Medical Expert Weighs in on Lindsay Clancy Case and Postpartum Psychosis: 'Untethered from Reality'

"There is absolutely no doubt in my mind that postpartum psychosis can be the motivation for filicide," forensic psychiatrist Dr. Ian Lamoureux tells PEOPLE

Content warning: This article contains disturbing descriptions of violence.

A medical expert says the defense's claim that Lindsay Clancy, 32, may have suffered from postpartum psychosis during the alleged killings of her three kids has significant bearing in the Massachusetts mom's murder case.

"There is absolutely no doubt in my mind that postpartum psychosis can be the motivation for filicide," forensic psychiatrist Dr. Ian Lamoureux tells PEOPLE.

Clancy has been accused of strangling to death her children, 7-month-old Callan, 3-year-old son Dawson and 5-year-old Cora, in January.

She pleaded not guilty to two counts of murder, three counts of strangulation and three counts of assault and battery with a dangerous weapon.

However, prosecutors say Clancy killed her children with "deliberate premeditation and extreme atrocity and cruelty." During her arraignment on Feb. 7, it was revealed by the prosecution that Clancy used exercise bands to strangle Callan, Dawson and Cora. She then allegedly attempted suicide by cutting her wrists and neck and jumping out of a second-story window while her husband was away from their Duxbury, Mass., home picking up dinner for the family.

When he arrived back home, Patrick Clancy found his wife laying on the ground, seriously injured, in the backyard and called 911. Prosecutors say he eventually found their three kids unconscious in the basement.

Lindsay Clancy
Lindsay Clancy. Facebook

During Clancy's court hearing, her defense attorney, Kevin Reddington, argued, "This is not a situation that was planned by any means. This is a situation that clearly was a product of mental illness."

Reddington also stated that the effects of multiple medications doctors prescribed to treat Clancy's depression and anxiety, following the birth of her third child in 2022, including Prozac, Seroquel and Trazodone, were to blame for her "postpartum depression, as well as the possibility of postpartum psychosis."

Dr. Lamoureux, who has not formally reviewed Clancy's medical records, says while the diagnosis of postpartum psychosis — a condition where shortly after birth, a mother is effectively "untethered from reality" — appears to be accurate, he does not believe the overprescribing of medications to be the cause.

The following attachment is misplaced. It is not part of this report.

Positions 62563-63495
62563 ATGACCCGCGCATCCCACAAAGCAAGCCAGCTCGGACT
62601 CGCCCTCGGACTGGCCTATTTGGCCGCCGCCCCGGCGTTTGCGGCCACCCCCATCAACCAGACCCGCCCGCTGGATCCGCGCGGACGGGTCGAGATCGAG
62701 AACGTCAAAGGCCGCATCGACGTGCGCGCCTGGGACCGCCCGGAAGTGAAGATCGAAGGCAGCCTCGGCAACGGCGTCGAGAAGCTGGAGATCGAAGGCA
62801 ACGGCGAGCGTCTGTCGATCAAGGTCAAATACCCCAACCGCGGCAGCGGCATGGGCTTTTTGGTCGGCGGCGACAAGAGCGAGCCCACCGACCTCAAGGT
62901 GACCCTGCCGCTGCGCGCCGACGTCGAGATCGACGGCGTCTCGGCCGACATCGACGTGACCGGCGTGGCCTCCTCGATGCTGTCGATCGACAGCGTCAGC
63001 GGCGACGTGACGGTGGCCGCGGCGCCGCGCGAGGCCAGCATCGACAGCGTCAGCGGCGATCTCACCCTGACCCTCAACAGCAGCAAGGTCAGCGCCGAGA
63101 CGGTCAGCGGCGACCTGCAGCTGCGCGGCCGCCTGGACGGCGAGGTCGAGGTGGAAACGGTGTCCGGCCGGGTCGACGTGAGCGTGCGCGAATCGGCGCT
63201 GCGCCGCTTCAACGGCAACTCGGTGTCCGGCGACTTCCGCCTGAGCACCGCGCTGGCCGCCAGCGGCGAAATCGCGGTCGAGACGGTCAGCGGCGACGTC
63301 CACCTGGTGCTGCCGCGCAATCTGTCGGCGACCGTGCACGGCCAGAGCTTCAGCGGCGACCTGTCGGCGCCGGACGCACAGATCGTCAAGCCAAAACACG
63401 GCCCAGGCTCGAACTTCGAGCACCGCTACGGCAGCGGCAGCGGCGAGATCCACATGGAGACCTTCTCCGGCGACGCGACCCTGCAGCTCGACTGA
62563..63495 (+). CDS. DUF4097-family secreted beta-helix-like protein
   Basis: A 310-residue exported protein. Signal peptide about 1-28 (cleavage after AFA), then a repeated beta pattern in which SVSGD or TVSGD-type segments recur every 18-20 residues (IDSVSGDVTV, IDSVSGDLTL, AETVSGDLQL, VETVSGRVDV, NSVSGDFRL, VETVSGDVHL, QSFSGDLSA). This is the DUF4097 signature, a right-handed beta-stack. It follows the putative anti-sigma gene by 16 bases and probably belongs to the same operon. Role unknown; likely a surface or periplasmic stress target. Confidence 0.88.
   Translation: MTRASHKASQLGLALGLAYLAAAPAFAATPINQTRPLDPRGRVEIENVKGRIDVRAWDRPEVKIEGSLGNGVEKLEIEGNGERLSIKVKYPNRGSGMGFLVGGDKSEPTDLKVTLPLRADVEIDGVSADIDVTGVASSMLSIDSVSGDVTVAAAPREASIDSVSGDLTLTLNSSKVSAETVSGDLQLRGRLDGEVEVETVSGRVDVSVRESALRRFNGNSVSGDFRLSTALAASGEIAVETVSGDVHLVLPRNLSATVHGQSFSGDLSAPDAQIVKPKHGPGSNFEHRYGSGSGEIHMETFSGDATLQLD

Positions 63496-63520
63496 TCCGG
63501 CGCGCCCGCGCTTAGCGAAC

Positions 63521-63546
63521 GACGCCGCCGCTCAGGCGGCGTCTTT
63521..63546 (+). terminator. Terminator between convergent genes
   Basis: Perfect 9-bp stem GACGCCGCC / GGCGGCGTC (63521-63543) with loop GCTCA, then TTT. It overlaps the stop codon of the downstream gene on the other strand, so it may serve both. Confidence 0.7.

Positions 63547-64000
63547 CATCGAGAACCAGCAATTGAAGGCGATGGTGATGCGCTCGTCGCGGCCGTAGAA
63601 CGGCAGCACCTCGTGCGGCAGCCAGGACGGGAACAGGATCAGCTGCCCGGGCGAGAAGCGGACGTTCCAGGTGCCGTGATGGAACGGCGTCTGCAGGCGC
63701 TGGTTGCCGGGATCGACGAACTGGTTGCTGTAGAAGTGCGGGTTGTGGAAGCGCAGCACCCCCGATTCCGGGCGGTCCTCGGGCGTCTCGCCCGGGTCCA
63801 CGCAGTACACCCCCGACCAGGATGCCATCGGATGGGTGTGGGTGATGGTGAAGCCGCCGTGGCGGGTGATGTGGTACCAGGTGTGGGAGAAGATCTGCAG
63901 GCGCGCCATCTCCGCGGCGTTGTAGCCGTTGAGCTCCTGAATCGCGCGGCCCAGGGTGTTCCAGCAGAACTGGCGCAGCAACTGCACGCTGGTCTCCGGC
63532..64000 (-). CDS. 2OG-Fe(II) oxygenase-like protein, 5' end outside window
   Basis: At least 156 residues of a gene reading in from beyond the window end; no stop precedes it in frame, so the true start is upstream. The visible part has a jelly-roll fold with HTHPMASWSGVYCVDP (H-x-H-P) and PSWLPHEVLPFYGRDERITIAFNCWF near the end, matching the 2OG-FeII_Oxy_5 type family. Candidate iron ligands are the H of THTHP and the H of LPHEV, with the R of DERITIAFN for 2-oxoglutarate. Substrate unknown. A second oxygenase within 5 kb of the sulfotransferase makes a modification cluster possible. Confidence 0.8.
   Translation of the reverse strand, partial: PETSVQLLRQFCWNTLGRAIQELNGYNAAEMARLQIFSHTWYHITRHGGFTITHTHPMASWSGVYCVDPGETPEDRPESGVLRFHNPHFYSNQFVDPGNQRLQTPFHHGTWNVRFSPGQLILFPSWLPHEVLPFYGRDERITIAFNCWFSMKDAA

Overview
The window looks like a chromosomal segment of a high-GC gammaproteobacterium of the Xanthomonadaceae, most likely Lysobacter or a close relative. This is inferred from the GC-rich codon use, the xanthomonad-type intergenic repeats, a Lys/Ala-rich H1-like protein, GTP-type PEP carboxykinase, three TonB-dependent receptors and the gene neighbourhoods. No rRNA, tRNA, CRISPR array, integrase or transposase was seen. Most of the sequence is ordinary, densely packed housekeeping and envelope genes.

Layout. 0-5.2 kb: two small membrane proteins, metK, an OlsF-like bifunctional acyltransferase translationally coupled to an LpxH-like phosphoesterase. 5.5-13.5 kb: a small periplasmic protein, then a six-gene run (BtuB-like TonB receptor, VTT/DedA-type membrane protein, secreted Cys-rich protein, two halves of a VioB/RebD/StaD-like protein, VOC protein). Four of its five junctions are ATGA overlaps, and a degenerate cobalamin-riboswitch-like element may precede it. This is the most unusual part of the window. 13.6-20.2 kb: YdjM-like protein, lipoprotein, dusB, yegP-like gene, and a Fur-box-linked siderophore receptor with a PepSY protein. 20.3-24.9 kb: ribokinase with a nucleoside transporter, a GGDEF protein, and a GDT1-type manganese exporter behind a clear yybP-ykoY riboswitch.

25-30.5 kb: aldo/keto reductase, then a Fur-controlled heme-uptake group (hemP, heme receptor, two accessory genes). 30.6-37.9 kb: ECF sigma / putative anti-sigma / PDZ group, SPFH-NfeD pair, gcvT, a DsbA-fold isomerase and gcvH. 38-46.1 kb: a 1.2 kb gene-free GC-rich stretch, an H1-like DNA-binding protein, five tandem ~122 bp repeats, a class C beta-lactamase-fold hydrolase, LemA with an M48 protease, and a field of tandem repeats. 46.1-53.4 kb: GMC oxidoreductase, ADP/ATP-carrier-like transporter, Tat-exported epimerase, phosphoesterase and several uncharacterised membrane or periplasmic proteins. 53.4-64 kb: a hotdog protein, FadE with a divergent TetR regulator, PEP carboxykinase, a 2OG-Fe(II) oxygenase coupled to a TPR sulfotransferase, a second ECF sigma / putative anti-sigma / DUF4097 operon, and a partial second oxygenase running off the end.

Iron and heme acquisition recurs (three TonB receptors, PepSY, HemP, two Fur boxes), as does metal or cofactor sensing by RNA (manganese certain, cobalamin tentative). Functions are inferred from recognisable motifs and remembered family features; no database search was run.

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"Typically, we do not see psychiatric medication, even when improperly prescribed and prescribed in excessive volume, to cause psychotic symptoms or homicidal thoughts," Lamoureux explains. "What it can do is cause a delirium, a medical state where you start to see psychotic symptoms occur."

"It may be the case that she had a pretty significant underlying condition, and what was seen was more a result of the condition itself with medications … being increased to try to catch up to the symptoms," he continued.

Lamoureux says Clancy's potential postpartum psychosis diagnosis is "not a moral failure. It's not an issue of character. It's an issue of mental illness."

Lindsay Marie Clancy
Lindsay Clancy. Lindsay Marie Clancy Facebook

"They can be so depressed, they see life as so meaningless or so hopeless that they view it as a cruelty to allow their child to continue to exist in this world," he says.

"This is not something where the mother snaps," adds Lamoureux. "It's that this is typically a case where following birth, the mother is exhibiting increasingly worsening signs and symptoms of an illness, and then starts to really reach crescendo pitch of their illness, which culminates in the filicide."

Clancy, who doctors say is paralyzed from the waist down as a result of an alleged 20-foot leap from a second-story window, has been ordered to remain in her current hospital, until medically cleared to be transferred to a new facility.

A judge declined to set monetary bail due to her prognosis.

Clancy will next appear in court May 2.

If you or someone you know is considering suicide, please contact the 988 Suicide and Crisis Lifeline by dialing 988, text "STRENGTH" to the Crisis Text Line at 741741 or go to

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